What is not so clear is the exact shape or even the presence of a graded relationship between SES and birth outcomes. In general, most studies have addressed these problems as they relate to adults in whom direction of causality may be difficult to disentangle (Deaton 2002). Only a handful of studies have specifically addressed whether socioeconomic gradients for health exist among adolescents (see, e.g., Goodman 1999; Brooks-Gunn, Duncan, and Britto 1999; Case, Lubotsky, and Paxson 2002) and three recent studies have indirectly addressed the presence or absence of these gradients among infants (Conley and Bennett 2000; 2002; Finch 2004). On the other hand, a recent review of child and adolescent health outcomes and behaviors suggests that while there are certainly socioeconomic differentials in health during early-life, gradients may emerge as early as birth (Chen, Matthews, and Boyce 2002).

Research Questions

In light of the importance of birth outcomes and the potential applicability of the SES gradient, this study seeks to answer four general questions: (1) Is there a graded relationship between SES and the probability of LBWT? (2) What is the shape of any relationship between SES and LBWT and what are the implications for theory and health policy? (3) What are some of the potential mediators between any SES-LBWT relationships and do known interventions account for any observed gradients? (4) Among the competing hypotheses that explain the gradient, which explanations are most relevant for explaining the transmission of socioeconomic privilege in families to advantaged birth-weight status among infants?

SES-Health Gradient

As mentioned above, only two studies in the United States have documented whether SES disparities in children's health are similar to those observed among adults. In one study, SES gradients for both education and income were discovered for self-rated health, depression, and obesity—only income was related to attempted suicide (Goodman 1999). In the other, large gradients were found between income and verbal ability, moderate relationships between income and socioeconomic achievement (e.g., completing high school, job status, earnings) and between income and stunting and fighting behaviors, and no effects for a host of other developmental outcomes such as obesity, anxiety, hyperactivity, and self-reported grades (Brooks-Gunn, Duncan, and Britto 1999). One recent paper investigated the presence of income gradients for low-birth-weight status in an ongoing panel study (Conley and Bennett 2000); the authors found no income or education effects on the probability of LBWT among infants, net of parental birth-weight (BWT).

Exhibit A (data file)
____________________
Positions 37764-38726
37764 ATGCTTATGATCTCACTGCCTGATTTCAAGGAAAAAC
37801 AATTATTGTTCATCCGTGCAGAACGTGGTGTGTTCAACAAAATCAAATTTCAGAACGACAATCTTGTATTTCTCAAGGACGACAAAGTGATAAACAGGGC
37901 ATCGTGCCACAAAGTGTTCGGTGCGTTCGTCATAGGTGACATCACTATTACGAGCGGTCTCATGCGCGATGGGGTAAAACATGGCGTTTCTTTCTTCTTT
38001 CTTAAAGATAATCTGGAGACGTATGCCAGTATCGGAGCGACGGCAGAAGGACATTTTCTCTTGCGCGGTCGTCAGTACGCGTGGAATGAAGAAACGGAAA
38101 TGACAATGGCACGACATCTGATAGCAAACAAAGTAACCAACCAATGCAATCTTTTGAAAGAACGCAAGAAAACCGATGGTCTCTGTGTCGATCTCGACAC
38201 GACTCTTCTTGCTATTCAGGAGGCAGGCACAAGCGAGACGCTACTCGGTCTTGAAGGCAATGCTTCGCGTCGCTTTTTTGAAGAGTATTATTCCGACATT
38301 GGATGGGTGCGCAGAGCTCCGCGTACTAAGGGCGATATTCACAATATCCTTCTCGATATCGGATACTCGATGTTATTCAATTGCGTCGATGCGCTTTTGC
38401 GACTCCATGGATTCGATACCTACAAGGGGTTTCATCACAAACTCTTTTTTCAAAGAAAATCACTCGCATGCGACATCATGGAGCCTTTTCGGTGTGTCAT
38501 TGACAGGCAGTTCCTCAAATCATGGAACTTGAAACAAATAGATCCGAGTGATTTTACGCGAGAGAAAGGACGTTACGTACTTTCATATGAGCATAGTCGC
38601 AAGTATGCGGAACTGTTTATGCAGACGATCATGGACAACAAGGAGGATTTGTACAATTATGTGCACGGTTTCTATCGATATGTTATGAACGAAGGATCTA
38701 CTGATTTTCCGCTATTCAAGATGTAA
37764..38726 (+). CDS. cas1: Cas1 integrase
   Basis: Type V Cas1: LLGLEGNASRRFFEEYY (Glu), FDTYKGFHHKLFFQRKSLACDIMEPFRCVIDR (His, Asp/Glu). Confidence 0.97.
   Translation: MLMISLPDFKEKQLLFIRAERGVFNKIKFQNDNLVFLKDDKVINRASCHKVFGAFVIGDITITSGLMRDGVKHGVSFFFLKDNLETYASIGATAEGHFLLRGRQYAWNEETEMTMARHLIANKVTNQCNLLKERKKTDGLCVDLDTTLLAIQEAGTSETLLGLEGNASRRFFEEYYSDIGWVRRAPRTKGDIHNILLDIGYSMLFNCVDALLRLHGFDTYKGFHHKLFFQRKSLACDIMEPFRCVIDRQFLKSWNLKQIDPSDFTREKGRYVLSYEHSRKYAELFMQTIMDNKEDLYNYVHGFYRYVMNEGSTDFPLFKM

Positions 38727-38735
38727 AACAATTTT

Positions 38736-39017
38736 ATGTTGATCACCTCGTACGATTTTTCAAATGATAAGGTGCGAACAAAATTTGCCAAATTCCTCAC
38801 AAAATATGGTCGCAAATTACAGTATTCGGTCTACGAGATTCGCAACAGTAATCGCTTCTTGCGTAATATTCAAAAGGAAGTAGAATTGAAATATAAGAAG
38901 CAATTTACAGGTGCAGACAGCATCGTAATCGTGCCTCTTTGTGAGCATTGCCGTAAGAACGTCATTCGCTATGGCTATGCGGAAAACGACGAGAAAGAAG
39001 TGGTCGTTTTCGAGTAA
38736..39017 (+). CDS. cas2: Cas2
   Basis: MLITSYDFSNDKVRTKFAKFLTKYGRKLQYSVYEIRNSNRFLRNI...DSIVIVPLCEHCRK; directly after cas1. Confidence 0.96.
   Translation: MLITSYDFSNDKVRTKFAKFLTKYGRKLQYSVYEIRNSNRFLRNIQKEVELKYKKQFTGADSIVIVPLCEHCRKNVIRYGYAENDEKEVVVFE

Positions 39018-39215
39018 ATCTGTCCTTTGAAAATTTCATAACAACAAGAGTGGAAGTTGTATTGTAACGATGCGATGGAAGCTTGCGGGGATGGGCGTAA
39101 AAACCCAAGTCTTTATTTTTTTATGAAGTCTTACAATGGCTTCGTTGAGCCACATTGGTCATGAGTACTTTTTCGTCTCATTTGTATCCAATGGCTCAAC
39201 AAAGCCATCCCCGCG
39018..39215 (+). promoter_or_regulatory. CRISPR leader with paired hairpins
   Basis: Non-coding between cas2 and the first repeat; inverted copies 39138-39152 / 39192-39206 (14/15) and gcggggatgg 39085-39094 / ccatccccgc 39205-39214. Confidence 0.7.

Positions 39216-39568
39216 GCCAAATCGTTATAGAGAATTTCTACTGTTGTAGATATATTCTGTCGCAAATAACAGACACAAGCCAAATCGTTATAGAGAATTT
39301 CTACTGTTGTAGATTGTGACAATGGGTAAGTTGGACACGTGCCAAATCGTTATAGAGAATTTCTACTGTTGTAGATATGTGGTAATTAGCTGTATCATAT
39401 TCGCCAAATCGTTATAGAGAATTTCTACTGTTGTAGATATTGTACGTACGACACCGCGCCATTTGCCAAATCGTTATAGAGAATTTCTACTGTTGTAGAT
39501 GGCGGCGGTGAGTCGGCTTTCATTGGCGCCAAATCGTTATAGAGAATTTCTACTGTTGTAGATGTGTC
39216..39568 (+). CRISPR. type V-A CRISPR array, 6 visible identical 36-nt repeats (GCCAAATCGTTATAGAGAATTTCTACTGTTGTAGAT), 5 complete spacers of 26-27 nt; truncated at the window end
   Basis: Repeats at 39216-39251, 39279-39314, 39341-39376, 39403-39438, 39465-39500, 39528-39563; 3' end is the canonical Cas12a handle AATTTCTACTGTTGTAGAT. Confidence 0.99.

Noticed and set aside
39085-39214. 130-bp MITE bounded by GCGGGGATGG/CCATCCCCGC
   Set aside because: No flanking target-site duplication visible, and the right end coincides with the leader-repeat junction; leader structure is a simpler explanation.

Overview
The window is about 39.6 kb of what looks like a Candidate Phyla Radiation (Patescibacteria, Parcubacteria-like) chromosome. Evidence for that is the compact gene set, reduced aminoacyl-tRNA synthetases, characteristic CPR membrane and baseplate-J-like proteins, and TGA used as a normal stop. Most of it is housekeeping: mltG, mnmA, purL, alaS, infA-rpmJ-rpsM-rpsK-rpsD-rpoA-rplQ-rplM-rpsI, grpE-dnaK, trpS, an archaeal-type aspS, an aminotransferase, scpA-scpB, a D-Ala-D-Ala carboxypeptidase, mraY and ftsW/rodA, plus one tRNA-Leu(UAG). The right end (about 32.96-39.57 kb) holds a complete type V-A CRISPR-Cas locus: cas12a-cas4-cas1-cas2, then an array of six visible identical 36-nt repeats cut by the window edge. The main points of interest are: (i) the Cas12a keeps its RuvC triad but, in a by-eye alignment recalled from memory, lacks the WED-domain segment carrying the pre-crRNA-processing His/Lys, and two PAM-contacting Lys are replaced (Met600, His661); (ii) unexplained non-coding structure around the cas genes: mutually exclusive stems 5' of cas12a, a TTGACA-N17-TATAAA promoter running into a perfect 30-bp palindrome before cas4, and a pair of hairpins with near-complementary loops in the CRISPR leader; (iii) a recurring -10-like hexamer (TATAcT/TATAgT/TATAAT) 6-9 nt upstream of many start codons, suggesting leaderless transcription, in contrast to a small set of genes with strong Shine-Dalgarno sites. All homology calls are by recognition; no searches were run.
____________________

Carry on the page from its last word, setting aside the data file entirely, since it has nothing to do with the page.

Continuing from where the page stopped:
Therefore, in the absence of a significant amount of data, it remains possible that birth outcome differentials exhibit a purely threshold effect and that the high rates of LBWT are peculiar to those living in poverty. The observed gradients among adults could be due to either a social hierarchy effect that is not manifested until individuals at least partly determine their own health or due to accumulations of poverty effects over the life-course that begin to exhibit a gradient nature in adulthood. However, the presence of moderate SES/health gradients during adolescence suggests that gradients in the United States may exist even as early as birth (Chen, Matthews, and Boyce 2002). Further, since gradients are observed for the health of women, it is entirely likely that these gradients are translated into infant health.

Since adult health differentials are not simply peculiar to poverty, many hypotheses have been offered to explain the presence of SES gradients. An early hypothesis offered by Wilkinson (1996) suggested that SES gradients were simply markers for one's position on a social hierarchy; this would explain why average income explained little of international health differentials while the levels of inequality in a country were highly predictive of these differentials. Although Wilkinson recognized that the shape of the income–health relationship was curvilinear (Wilkinson 1996), he still argued that the psychosocial effects of social hierarchies—marked by distributions of income inequality and mediated by stress processes—were the most important determinants of health inequalities within countries (Marmot and Wilkinson 2001).

In a slight revision of this hypothesis, Marmot argues that income gradients are actually proxies for occupational gradients and controlling for occupational grade will reduce income–health relationships to statistical nonsignificance (Marmot 2002). Marmot offers an explanation for these occupationally driven gradient effects as being the result of the ability to control one's destiny that also exists along a continuum. Both of these positions rely heavily on psychosocial determinants and stress processes as the mediating factors between SES and health relationships while simultaneously recognizing the importance—but not the primacy—of absolute material standards in maintaining health. Log-linear income gradients are generally the empirical marker for these hypothesized relationships.

More recently, materialist arguments have been offered by empirically demonstrating that not only are there diminishing health returns to income, but that these returns flatten out and sometimes decline at the far-right of the income distribution. Proponents of the material conditions hypothesis argue that income is an important indicator of health in and of itself, not simply because it is a proxy for other hierarchies; the presence of a declining/zero relationship at higher incomes indicates that status hierarchies may be playing a secondary role to material conditions (Ecob and Davey Smith 1999; Lynch and Kaplan 2000; Davey Smith 1997), but nonetheless may play a significant role.